A large swath of the commenters who filed formal feedback with the U.S. DOT on its proposal to mandate speed governor use in the trucking industry adamantly oppose the rule, as noted by Overdrive reporting this week.
However, big fleets who filed comments on the rule rallied around a 65 mph nationwide limit for all new trucks and those equipped from the factory with limiting capabilities, which would cover nearly all Class 8 trucks built since the early 1990s. Covenant Transportation Group, Werner Enterprises, J.B. Hunt, C.R. England and others all filed in support of a nationwide mandate and a 65 mph limit.
“We truly believe the benefits achieved in saving lives and reducing injuries by controlling the maximum speed of commercial motor vehicles far outweigh any argument against the rule,” wrote J.B. Hunt.
Upwards of 4,500 comments were received by the Federal Motor Carrier Safety Administration over the last three months on the agency’s proposed rule to mandate ...
The 90-day public comment period on the September-issued Notice of Proposed Rulemaking closed late Wednesday. The proposed rule was developed and published jointly in September by the DOT agencies the National Highway Traffic Safety Administration and the Federal Motor Carrier Safety Administration. See Overdrive’s coverage of the rule and its contents at this link.
Carrier-representative trade groups mostly departed from the large carrier commenters, signaling support for a limiter mandate while also characterizing the DOT’s rule as incomplete and in need of more substantive data to back it up.
The Owner-Operator Independent Drivers Association, however, blasted the rule. OOIDA, a vocal and staunch critic of the speed limiter mandate from the onset, filed a 41-page comment tearing down the rule and regulators’ intentions. OOIDA “vehemently” opposes the rule, it says, calling it damaging to owner-operators’ and independents’ ability to compete in the marketplace against larger carriers.
OOIDA says the speed differential created between trucks and other vehicles on the highway poses a much greater safety risk than higher truck speeds. “Instead of relying upon concrete evidence and data about actual motor carrier and driver experience associated with speed limiters, the agencies have resorted to postulating a theoretical reduction in crash severity and environmental benefits.”
Proponents’ key point is that capping truck speeds will reduce the number of truck-involved crashes. Opponents of the rule argue the opposite regarding safety, saying ...
The group also says the rule’s initiation is illegal, given new stipulations passed last year by Congress in the FAST Act highway bill. Rules classified as “major rules,” as the limiter mandate is, have to be initiated as an Advanced Notice of Proposed Rulemaking or a Negotiated Rulemaking, says OOIDA.
The Western States Trucking Association also said neither NHTSA nor FMCSA have the legal authority to promulgate a rule to mandate speed limiters.
“Contrary to the statements made in the preamble, the joint proposed rules are not based on any safety need but, rather, on a misguided effort to use federal traffic safety laws to govern emissions of greenhouse gases from trucks. Neither NHTSA nor FMCSA has the legal authority to misuse federal law in that manner,” writes the Texas Public Policy Foundation, who developed and filed comments on behalf of WSTA, a Texas-based trucker and a Texas-based carrier.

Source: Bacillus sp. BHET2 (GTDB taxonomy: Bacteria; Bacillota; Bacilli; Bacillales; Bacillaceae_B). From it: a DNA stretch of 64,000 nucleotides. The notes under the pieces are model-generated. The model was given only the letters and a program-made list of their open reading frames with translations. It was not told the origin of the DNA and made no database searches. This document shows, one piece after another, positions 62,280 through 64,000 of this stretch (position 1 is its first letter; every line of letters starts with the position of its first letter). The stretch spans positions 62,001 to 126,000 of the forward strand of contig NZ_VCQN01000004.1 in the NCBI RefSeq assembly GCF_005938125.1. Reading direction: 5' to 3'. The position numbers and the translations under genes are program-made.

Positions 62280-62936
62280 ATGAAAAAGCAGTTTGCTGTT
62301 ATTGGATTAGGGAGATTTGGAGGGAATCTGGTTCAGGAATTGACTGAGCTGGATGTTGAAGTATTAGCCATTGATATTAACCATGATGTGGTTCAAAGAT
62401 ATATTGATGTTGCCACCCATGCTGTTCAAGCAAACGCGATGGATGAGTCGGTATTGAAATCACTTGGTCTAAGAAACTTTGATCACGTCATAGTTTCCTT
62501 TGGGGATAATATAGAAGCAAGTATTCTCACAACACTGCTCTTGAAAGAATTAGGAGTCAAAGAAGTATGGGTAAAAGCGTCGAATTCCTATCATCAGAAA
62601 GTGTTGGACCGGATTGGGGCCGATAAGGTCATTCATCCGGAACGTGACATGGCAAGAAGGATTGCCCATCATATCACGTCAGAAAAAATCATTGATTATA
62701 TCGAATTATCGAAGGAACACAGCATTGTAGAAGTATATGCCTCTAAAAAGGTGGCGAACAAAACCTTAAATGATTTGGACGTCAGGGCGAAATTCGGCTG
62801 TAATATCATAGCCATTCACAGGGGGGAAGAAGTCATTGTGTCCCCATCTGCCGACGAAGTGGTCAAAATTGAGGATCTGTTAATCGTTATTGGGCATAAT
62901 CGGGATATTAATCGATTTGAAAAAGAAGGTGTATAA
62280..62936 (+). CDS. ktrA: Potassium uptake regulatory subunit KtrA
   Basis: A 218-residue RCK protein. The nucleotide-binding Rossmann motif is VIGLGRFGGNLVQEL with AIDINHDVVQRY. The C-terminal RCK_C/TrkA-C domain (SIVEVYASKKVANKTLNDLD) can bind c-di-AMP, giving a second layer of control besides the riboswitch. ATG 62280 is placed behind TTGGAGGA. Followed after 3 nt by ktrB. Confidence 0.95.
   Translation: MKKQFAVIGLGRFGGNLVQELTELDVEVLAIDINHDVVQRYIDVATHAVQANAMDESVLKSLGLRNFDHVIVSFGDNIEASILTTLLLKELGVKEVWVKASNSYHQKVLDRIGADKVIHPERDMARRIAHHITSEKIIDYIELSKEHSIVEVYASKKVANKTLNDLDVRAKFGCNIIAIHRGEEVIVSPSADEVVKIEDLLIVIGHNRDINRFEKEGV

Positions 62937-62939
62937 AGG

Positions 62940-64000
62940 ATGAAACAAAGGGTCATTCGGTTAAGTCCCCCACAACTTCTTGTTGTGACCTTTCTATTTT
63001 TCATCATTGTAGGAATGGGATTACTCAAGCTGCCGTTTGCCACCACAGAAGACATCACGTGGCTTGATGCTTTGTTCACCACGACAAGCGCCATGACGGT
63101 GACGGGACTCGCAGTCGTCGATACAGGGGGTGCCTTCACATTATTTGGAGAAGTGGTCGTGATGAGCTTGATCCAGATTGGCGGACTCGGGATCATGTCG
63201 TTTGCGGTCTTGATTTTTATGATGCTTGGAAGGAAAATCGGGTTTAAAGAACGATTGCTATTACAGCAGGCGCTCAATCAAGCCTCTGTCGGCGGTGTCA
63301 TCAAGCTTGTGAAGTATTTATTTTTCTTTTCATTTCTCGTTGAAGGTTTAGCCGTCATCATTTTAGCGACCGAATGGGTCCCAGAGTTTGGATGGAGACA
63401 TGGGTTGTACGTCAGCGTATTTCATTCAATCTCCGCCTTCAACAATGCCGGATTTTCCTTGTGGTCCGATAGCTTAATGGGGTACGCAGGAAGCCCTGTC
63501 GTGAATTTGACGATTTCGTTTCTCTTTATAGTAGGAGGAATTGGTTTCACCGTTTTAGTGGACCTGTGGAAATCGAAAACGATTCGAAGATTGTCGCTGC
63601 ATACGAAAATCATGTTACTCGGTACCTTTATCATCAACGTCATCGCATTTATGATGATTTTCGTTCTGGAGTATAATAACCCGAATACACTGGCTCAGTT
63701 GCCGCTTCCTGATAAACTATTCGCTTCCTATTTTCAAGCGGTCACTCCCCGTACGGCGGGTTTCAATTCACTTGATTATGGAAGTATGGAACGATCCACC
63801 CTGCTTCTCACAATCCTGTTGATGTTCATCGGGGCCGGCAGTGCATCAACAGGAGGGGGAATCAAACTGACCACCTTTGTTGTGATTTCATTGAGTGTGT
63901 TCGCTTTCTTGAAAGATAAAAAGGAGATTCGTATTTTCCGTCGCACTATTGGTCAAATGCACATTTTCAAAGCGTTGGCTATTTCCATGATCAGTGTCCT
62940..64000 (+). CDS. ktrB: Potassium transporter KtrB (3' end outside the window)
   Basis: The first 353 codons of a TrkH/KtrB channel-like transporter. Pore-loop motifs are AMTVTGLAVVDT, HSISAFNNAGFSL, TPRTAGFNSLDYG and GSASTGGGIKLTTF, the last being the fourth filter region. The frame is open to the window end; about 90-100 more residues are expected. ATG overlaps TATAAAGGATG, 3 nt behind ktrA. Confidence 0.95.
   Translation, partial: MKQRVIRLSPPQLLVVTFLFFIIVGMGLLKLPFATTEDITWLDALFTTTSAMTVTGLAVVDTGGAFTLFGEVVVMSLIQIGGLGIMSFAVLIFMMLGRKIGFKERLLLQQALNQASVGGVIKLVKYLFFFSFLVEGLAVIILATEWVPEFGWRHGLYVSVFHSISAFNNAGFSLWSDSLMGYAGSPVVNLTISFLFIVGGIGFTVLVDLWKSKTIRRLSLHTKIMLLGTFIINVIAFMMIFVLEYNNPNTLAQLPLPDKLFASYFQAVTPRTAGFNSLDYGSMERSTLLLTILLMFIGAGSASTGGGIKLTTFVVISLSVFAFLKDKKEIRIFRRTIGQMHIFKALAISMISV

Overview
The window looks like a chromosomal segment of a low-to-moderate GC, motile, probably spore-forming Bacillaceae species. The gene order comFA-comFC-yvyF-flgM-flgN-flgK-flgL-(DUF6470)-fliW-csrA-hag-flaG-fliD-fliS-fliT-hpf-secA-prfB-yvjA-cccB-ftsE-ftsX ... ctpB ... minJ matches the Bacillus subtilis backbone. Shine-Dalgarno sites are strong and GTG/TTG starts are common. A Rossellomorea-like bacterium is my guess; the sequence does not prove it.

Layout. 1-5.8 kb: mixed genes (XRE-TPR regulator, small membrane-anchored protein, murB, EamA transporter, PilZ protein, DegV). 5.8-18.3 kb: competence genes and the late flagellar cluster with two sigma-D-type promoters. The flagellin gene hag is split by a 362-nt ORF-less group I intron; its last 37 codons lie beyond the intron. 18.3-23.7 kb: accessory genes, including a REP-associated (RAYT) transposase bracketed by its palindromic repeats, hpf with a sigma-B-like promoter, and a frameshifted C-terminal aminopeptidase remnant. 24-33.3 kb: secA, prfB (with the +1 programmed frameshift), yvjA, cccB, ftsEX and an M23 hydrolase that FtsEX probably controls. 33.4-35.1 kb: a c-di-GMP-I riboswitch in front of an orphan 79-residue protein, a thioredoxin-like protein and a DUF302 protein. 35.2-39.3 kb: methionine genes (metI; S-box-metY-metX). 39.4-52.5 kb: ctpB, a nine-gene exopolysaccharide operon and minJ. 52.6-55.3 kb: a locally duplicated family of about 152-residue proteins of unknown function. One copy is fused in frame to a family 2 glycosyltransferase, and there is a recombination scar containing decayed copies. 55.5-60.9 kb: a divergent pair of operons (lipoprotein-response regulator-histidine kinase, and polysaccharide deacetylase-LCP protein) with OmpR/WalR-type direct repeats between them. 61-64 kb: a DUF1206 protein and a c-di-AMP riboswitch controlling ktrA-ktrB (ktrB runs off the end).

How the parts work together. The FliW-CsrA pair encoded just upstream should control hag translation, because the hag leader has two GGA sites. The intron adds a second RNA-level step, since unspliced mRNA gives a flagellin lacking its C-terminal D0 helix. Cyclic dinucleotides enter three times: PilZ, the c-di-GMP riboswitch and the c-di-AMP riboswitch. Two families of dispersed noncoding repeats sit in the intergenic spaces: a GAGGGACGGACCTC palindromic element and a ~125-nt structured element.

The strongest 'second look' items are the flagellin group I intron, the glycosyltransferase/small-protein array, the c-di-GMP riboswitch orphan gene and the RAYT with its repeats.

WSTA also called the rule “misguided, counterproductive, illegal and dangerous.”
Truckers responding to the DOT's proposed speed limiter mandate weighed in mostly against the rule, but some commenters came down in favor for a variety ...
The American Trucking Associations, the Truckload Carriers Association and the newer Trucking Alliance — trade groups that represent larger fleets — all proposed a 65 mph speed limit for the rule. ATA, however, says it can’t support the DOT’s proposed rule until regulators produce more data.
“In short, the NPRM leaves too many important questions unanswered—questions
that the agencies cannot simply shrug their collective shoulders at,” ATA said referring to the lack of data on speed differential and safety issues therefrom.
TCA says its also advocates for a 65 mph limit.
Many commenters posed questions for the NHTSA and FMCSA. Such comments pressed the agencies on the scant nature of the proposal, which failed to not only specify a mandated speed but to propose a concrete scope for the rule.
Some commenters, such as the enforcer community’s Commercial Vehicle Safety Alliance, called for the agency to flesh out the rule further and publish a so-called Supplemental Notice of Proposed Rulemaking to give the industry a look at a more complete rule proposal and to provide feedback.
“This will allow stakeholders to fully evaluate the proposal and provide constructive input, ensuring more effective deployment and enforcement of speed limiters,” CVSA writes. The group said it supports a speed limiter mandate overall, but wants the DOT to ease some concerns prior to finalizing a mandate.
Comments from hundreds, if not thousands, of truckers show they agree with OOIDA’s and WSTA’s assertions. The docket, which contains nearly 4,500 comments total, is brimming with comments from truck operators framing the rule as unsafe, overly intrusive and unnecessary. See a sample of comments published by Overdrive Thursday at this link. And two other samples here and here.
Purported safety groups like Advocates for Auto and Highway Safety and the Truck Safety Coalition both asked the DOT to limit speeds to 60 mph and make the mandate industry-wide.